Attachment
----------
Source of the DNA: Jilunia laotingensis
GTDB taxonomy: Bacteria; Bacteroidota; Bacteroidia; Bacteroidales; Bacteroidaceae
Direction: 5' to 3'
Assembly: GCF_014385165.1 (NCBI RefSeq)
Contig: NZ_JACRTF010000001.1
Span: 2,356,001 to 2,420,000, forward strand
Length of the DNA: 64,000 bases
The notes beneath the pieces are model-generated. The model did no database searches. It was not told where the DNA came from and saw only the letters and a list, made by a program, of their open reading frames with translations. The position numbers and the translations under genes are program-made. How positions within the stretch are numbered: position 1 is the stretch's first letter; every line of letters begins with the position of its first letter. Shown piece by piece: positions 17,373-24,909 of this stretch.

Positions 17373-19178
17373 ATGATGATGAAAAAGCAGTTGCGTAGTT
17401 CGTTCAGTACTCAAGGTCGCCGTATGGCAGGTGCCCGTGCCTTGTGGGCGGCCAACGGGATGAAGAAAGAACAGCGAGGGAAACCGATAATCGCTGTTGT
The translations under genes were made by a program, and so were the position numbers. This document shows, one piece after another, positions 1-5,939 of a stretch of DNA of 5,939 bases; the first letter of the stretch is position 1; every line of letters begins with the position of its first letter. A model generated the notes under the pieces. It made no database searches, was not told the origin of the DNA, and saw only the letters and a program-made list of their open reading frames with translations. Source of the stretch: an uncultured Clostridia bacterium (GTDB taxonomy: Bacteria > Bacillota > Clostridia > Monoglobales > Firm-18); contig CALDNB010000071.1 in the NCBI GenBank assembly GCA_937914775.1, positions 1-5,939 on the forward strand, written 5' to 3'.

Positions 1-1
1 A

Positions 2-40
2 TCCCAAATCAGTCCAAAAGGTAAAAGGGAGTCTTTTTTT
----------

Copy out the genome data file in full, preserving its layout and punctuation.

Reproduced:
Source of the DNA: Jilunia laotingensis
GTDB taxonomy: Bacteria; Bacteroidota; Bacteroidia; Bacteroidales; Bacteroidaceae
Direction: 5' to 3'
Assembly: GCF_014385165.1 (NCBI RefSeq)
Contig: NZ_JACRTF010000001.1
Span: 2,356,001 to 2,420,000, forward strand
Length of the DNA: 64,000 bases
The notes beneath the pieces are model-generated. The model did no database searches. It was not told where the DNA came from and saw only the letters and a list, made by a program, of their open reading frames with translations. The position numbers and the translations under genes are program-made. How positions within the stretch are numbered: position 1 is the stretch's first letter; every line of letters begins with the position of its first letter. Shown piece by piece: positions 17,373-24,909 of this stretch.

Positions 17373-19178
17373 ATGATGATGAAAAAGCAGTTGCGTAGTT
17401 CGTTCAGTACTCAAGGTCGCCGTATGGCAGGTGCCCGTGCCTTGTGGGCGGCCAACGGGATGAAGAAAGAACAGCGAGGGAAACCGATAATCGCTGTTGT
The translations under genes were made by a program, and so were the position numbers. This document shows, one piece after another, positions 1-5,939 of a stretch of DNA of 5,939 bases; the first letter of the stretch is position 1; every line of letters begins with the position of its first letter. A model generated the notes under the pieces. It made no database searches, was not told the origin of the DNA, and saw only the letters and a program-made list of their open reading frames with translations. Source of the stretch: an uncultured Clostridia bacterium (GTDB taxonomy: Bacteria > Bacillota > Clostridia > Monoglobales > Firm-18); contig CALDNB010000071.1 in the NCBI GenBank assembly GCA_937914775.1, positions 1-5,939 on the forward strand, written 5' to 3'.

Positions 1-1
1 A

Positions 2-40
2 TCCCAAATCAGTCCAAAAGGTAAAAGGGAGTCTTTTTTT